13 site, whether in the United States or abroad, that knowingly or intentionally delivers, distributes, or dispenses, or offers or attempts to deliver, distribute, or dispense, a controlled substance by means of the Internet. This law became effective April 13, As of that date, it is illegal under federal law to deliver, distribute, or dispense a controlled substance by means of the Internet unless the online pharmacy holds a modification of DEA registration authorizing it to operate as an online pharmacy. Quotas DEA limits the quantity of Schedule I and II controlled substances that may be produced in the United States in any given calendar year. By utilizing available data on sales and inventories of these controlled substances, and taking into account estimates of drug usage provided by the FDA, the DEA establishes annual aggregate production quotas for Schedule I and II controlled substances. The aggregate production quota is allocated among the various manufacturers who are registered to manufacture the specific drug. DEA also allocates the amount of bulk drug that may be procured by those companies that prepare the drug into dosage units. Security DEA registrants are required by regulation to maintain certain security for the storage and distribution of controlled substances. Manufacturers and distributors of Schedule I and II substances must store controlled substances in specially constructed vaults or highly rated safes, and maintain electronic security for all storage areas. Lesser physical security requirements apply to retail level registrants such as hospitals and pharmacies. All registrants are required to make every effort to ensure that controlled substances in their possession are not diverted into the illicit market. This requires operational as well as physical security. For example, registrants are responsible for ensuring that controlled substances are distributed only to other registrants that are authorized to receive them, or to legitimate patients. Controlled Substance Theft or Significant Loss Should a theft or significant loss of any controlled substance occur, a registrant must implement the following procedures within one business day of the discovery of the theft or loss. A. Notify DEA and Local Police The theft of controlled substances from a registrant is a criminal act and a source of diversion that requires notification to DEA. A pharmacy must notify in writing the local DEA Diversion Field Office within one business day of discovery of a theft or significant loss of a controlled substance. Although not specifically required by federal law or regulations, the registrant should also notify local law enforcement and state regulatory agencies. Prompt notification to enforcement agencies will allow them to investigate the incident and prosecute those responsible for the diversion. If there is a question as to whether a theft has occurred or a loss is significant, a registrant should err on the side of caution and report it to DEA and local law enforcement authorities. DEA must be notified directly. This requirement is not satisfied by reporting the theft or significant loss in any other manner. For example, a corporation which owns or operates multiple registered sites and wishes to channel all notifications through corporate management or any other internal department responsible for security, must still provide notice directly to DEA in writing within one business day upon discovery and keep a copy of that notice for its records. The notice must be signed by an authorized individual of the registrant. B. Complete DEA Form 106 A pharmacy must also complete a DEA Form 106 (Report of Theft or Loss of Controlled Substances) which can be found online at under the Quick Links section. The DEA Form 106 is used to document the actual circumstances of the theft or significant loss and the quantities of controlled substances involved. A paper version of the form may also be obtained by writing to the Drug Enforcement. Administration. If completing the paper version, the pharmacy should send the original DEA Form 106 to the local DEA. Diversion Field Office and keep a copy for its records. PENALTIES The CSA provides penalties for unlawful manufacturing, distribution, and dispensing of controlled substances. The penalties are basically determined by the schedule of the drug or other substance, and sometimes are specified by drug name, as in the case of marijuana. As the statute has been amended since its initial passage in 1970, the penalties have been altered by Congress. The following charts are an overview. of the penalties for trafficking or unlawful distribution of controlled substances. This is not inclusive of the penalties provided under the CSA. DRUGS OF ABUSE I 2011 EDITION: A DEA Resource Guide 13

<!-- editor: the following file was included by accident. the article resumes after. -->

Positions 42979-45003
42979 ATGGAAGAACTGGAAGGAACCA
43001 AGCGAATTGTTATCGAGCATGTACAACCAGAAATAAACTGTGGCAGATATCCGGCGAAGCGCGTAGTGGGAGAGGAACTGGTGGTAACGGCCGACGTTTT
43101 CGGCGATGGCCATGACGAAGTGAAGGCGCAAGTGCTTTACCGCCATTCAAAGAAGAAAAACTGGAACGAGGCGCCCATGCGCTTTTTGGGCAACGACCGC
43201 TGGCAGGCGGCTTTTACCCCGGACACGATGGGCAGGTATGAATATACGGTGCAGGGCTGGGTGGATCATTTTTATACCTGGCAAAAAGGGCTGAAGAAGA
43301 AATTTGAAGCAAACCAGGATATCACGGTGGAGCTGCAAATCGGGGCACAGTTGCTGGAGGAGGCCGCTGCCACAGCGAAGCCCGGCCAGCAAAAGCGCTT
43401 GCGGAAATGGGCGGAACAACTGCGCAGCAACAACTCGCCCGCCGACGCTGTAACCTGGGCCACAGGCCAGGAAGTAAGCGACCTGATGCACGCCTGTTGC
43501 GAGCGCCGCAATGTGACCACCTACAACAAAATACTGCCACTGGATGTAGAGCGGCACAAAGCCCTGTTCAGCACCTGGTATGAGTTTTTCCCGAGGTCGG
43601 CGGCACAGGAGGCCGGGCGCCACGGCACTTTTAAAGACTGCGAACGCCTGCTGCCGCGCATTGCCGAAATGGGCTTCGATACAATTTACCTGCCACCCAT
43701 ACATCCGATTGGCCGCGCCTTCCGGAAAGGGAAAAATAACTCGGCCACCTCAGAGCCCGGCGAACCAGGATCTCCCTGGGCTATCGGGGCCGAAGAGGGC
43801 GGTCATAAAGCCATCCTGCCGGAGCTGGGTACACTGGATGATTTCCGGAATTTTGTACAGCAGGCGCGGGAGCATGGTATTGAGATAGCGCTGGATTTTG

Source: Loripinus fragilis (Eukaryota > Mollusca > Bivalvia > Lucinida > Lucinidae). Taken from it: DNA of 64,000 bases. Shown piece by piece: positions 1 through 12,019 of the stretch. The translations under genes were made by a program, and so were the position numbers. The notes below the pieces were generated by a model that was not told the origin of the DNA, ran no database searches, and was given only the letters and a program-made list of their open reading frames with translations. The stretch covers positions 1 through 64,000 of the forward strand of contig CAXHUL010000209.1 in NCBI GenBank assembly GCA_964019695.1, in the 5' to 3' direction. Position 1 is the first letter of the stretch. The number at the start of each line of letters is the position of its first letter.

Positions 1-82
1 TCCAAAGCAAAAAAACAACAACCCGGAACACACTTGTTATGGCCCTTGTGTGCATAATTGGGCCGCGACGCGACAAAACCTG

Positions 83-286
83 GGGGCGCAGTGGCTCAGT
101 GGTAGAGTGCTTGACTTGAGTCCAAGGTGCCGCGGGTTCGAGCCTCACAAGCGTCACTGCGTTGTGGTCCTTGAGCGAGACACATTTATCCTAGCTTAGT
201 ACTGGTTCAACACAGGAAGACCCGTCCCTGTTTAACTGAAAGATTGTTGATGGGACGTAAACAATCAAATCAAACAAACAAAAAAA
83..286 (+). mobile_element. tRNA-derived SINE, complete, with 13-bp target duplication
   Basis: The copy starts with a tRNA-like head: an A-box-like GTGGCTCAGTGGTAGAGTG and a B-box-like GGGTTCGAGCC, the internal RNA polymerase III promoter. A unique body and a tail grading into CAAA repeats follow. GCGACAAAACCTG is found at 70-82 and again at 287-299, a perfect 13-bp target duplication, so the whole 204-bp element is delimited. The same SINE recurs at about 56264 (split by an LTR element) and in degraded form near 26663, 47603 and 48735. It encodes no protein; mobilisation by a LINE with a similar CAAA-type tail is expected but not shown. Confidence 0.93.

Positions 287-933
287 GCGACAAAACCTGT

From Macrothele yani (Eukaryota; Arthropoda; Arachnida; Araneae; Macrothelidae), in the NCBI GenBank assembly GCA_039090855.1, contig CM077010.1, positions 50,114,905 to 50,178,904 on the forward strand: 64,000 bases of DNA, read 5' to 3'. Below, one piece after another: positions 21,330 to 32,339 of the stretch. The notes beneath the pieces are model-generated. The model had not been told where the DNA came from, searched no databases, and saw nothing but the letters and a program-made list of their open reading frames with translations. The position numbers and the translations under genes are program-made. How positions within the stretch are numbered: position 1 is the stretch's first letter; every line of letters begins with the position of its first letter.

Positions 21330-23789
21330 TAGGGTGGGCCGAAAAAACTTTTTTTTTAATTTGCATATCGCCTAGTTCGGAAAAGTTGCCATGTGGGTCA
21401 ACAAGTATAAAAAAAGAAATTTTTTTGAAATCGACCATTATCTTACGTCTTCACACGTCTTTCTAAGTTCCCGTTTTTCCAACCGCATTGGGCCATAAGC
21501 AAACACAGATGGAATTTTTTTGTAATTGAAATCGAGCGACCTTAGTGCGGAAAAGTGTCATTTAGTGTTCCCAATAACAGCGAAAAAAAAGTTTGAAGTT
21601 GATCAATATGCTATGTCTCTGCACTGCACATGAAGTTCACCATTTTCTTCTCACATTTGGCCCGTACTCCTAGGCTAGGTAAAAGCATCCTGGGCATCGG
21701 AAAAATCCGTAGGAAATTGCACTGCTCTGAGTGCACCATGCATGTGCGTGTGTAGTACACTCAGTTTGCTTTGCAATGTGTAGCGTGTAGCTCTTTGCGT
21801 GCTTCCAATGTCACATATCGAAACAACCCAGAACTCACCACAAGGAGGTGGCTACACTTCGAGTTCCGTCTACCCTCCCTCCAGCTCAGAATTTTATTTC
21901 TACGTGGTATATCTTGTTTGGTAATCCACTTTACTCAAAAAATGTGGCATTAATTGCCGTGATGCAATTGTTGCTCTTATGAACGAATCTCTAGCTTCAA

14 User Accountability/Personal Use Penalties On November 19, 1988, Congress passed the Anti-Drug Abuse Act of 1988, P. L Two sections of this Act represent the U.S. Government s attempt to reduce drug abuse by dealing not just with the person who sells the illegal drug, but also with the person who buys it. The first new section is titled User Accountability, and is codified at 21 U.S.C. 862 and various sections of Title 42, U.S.C. The second involves personal use amounts of illegal drugs, and is codified at 21 U.S.C. 844a. User Accountability The purpose of User Accountability is to not only make the public aware of the Federal Government s position on drug abuse, but to describe new programs intended to decrease drug abuse by holding drug abusers personally responsible for their illegal activities, and imposing civil penalties on those who violate drug laws. It is important to remember that these penalties are in addition to the criminal penalties drug abusers are already given, and do not replace those criminal penalties. The new User Accountability programs call for more instruction in schools, kindergarten through senior high, to educate children on the dangers of drug abuse. These programs will include participation by students, parents, teachers, local businesses and the local, state, and Federal Government. User Accountability also targets businesses interested in doing business with the Federal Government. This program requires those businesses to maintain a drug-free workplace, principally through educating employees on the dangers of drug abuse, and by informing employees of the penalties they face if they engage in illegal drug activity on company property. There is also a provision in the law that makes public housing projects drug-free by evicting those residents who allow their units to be used for illegal drug activity, and denies federal benefits, such as housing assistance and student loans, to individuals convicted of illegal drug activity. Depending on the offense, an individual may be prohibited from ever receiving any benefit provided by the Federal Government. drugs, while simultaneously saving the government the costs of a full-blown criminal investigation. Under this section, the government has the option of imposing only a civil fine on individuals possessing only a small quantity of an illegal drug. Possession of this small quantity, identified as a personal use amount, carries a civil fine of up to $10,000. In determining the amount of the fine in a particular case, the drug offender s income and assets will be considered. This is accomplished through an administrative proceeding rather than a criminal trial, thus reducing the exposure of the offender to the entire criminal justice system, and reducing the costs to the offender and the government. The value of this section is that it allows the government to punish a minor drug offender, gives the drug offender the opportunity to fully redeem himself or herself, and have all public record of the proceeding destroyed. If this was the drug offender s first offense, and the offender has paid all fines, can pass a drug test, and has not been convicted of a crime after three years, the offender can request that all proceedings be dismissed. If the proceeding is dismissed, the drug offender can lawfully say he or she had never been prosecuted, either criminally or civilly, for a drug offense. Congress has imposed two limitations on this section s use. It may not be used if (1) the drug offender has been previously convicted of a Federal or state drug offense; or (2) the offender has already been fined twice under this section. Personal Use Amounts This section of the 1988 Act allows the government to punish. minor drug offenders without giving the offender a criminal record if the offender is in possession of only a small amount of drugs. This law is designed to impact the user of illicit 14 DRUGS OF ABUSE I 2011 EDITION: A DEA Resource Guide